Reviews: Asimov's Science Fiction Sci-Fi Short Stories Science Fiction Reviews

Shorts: Rules of Biology

Rules of Biology features succinct impactful writing, showcasing a man in denial about his abandoned suburban life who is forced to come to terms with his absence as a father. This alternate reality provides the ultimate punishment to men who cast their children aside in the form of a genetic mutation that triggers when a stable father figure reappears. It’s an eye-opening conversation on the effects of divorce or abandonment on a child and their desire to have stable parents.


Dale Bailey
Asimov’s Science Fiction
July/August 2018


This is a fascinating story, one that shows the effects of absent fathers on their children in a very real way. In this version of the world, when children’s fathers leave and are replaced by step-fathers, their genetic features alter significantly until they genetically become a child of their new fathers. Once they start to change, there’s no going back. We follow a father who randomly decided to leave his wife and daughter for something else. He doesn’t prioritize seeing his daughter and forgets her for weeks at a time. The story begins when he notices a dark hair on her head and he’s aware of what can happen because it happened to him. Unsurprisingly given his disregard for the life he had, he doesn’t try to improve his relationship with his daughter and, in fact, sees her less. When he realizes what’s happening, he’s despondent and throws out a last ditch effort to renew his bond with his daughter. It’s truly too little, too late, and he’s no longer her father.

There’s so much to this story about family structure and the mindset of someone who leaves their family for a different life. Gone are the tethers between children and their absent fathers, the child no longer wondering why things changed and wanting to rebuild that lost relationship when they get older. Instead, the original father legally doesn’t exist. It holds people accountable for their actions, with very real ramifications for abandoning their children.


The central male character is a man who has left his family for a different life in the city, one with money, a new apartment and a new partner. He tells himself his daughter is important to him, but he doesn’t really try to see her and instead focuses on his new life. He only seems to care about her when he realizes she is changing into the daughter of his ex-wife’s new partner, and even then, he doesn’t try to be a real father to her. It’s impossible to feel sorry for this man.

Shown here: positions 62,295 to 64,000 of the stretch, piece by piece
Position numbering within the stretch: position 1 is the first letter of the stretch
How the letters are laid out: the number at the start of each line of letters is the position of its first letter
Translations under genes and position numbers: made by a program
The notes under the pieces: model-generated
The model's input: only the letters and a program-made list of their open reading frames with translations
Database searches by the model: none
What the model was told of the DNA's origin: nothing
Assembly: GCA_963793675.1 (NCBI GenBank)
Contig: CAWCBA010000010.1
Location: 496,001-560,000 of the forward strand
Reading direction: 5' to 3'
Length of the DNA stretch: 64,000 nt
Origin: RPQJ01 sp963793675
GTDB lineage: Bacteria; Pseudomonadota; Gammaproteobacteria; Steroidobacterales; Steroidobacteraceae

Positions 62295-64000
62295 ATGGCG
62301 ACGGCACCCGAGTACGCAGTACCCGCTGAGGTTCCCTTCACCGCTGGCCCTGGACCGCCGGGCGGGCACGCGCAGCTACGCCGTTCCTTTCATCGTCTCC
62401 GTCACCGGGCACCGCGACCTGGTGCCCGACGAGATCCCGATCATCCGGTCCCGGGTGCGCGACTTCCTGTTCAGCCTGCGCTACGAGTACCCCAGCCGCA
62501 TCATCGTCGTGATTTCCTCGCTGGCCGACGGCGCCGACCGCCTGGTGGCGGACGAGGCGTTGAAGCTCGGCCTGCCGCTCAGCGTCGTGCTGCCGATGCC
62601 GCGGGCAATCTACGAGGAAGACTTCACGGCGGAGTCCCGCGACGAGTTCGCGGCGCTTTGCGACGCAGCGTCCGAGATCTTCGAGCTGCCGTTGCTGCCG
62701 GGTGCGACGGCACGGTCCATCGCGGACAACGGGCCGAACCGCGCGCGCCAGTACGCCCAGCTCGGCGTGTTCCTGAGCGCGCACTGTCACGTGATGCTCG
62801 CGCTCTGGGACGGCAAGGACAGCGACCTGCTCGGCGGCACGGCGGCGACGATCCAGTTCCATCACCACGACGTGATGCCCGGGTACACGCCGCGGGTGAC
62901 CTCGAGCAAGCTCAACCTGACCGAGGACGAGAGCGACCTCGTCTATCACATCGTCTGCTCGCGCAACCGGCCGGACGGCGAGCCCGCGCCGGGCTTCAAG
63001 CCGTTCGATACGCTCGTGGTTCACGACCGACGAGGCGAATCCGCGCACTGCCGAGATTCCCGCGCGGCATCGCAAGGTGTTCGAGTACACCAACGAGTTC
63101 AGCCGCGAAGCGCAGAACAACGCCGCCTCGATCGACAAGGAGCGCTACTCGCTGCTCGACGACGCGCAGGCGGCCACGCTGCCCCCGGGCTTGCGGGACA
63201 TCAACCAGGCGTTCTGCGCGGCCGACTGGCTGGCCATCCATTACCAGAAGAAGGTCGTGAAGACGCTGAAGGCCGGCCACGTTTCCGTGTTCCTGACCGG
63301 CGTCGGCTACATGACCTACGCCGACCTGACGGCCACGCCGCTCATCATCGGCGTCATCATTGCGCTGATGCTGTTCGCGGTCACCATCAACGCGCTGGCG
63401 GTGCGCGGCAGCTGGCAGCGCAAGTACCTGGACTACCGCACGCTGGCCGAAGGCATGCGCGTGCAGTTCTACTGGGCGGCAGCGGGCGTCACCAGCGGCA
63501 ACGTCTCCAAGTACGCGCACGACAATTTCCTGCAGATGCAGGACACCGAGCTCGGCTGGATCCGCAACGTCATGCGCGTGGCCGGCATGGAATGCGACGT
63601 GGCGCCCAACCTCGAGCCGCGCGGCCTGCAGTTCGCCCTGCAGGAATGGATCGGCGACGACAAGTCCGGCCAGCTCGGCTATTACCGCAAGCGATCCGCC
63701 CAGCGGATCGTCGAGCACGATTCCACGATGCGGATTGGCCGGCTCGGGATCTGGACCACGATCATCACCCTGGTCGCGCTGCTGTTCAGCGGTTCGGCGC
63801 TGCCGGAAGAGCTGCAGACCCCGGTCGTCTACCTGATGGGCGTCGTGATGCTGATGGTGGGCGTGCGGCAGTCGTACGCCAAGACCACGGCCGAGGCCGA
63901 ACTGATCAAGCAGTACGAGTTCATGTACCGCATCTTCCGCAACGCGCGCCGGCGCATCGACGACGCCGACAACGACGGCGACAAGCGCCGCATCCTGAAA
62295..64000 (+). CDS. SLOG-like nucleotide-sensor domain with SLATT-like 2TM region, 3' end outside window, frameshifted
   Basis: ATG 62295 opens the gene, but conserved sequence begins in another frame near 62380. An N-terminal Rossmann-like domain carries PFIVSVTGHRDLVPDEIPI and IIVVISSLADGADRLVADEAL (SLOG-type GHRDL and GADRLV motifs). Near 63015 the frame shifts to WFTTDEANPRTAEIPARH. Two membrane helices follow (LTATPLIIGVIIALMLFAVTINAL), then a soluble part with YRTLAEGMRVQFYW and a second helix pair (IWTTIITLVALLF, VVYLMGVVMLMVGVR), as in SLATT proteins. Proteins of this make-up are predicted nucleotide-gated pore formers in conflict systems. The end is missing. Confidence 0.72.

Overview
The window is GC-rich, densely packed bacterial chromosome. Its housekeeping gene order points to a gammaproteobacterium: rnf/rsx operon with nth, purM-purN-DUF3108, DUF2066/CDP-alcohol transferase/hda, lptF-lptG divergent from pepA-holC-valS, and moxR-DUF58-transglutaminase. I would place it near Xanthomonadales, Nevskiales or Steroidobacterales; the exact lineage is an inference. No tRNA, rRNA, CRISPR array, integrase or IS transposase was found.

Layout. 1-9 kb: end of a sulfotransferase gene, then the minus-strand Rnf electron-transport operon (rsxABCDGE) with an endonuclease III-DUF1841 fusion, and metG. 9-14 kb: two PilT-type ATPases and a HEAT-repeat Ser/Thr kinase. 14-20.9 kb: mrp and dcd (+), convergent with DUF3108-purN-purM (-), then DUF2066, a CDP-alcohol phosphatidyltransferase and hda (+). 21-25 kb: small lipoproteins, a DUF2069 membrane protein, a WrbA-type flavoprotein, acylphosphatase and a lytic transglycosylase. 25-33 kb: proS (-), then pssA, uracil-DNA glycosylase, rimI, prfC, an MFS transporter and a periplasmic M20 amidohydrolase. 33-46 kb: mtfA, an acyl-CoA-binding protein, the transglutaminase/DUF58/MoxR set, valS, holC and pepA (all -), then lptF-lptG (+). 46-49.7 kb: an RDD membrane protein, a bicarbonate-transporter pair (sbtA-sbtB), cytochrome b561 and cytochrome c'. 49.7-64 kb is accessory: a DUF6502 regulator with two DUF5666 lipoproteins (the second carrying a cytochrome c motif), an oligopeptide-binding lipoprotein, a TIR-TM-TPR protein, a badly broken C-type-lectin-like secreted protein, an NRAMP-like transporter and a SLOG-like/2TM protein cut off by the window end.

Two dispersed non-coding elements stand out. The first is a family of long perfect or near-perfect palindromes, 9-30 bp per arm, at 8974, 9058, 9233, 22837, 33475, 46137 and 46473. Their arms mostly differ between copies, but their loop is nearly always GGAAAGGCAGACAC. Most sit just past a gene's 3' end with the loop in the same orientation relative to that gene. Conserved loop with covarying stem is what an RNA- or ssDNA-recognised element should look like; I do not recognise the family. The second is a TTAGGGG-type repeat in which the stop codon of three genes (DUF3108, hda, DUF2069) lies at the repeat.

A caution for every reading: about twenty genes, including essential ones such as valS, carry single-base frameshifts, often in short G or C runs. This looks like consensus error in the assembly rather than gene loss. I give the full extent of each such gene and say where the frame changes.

The remaining characters are all unsurprised at the series of events and all highlight how naive this man was in thinking that he could remain connected to his daughter when he chose himself instead of her most times. This wasn’t a surprise occurrence, it was a well known fact – they even discussed it in biology class in a throwback high school memory. It’s the age-old ‘this could never happen to me’ scenario deftly played out by the author.


It’s a nondescript setting, an Anywhere, USA large city. The main character does make a distinction between his previous life in the suburbs and his current life within the city, but that’s about as far as he goes. There’s a foray into an impoverished area and a few moments at a restaurant or a mall. In essence, it’s in our current time with nothing different besides this one genetic concept.


Alternate Reality, Genetic Mutation

Photo by Blake Wheeler on Unsplash

1 comment

Leave a Reply

This site uses Akismet to reduce spam. Learn how your comment data is processed.

%d bloggers like this: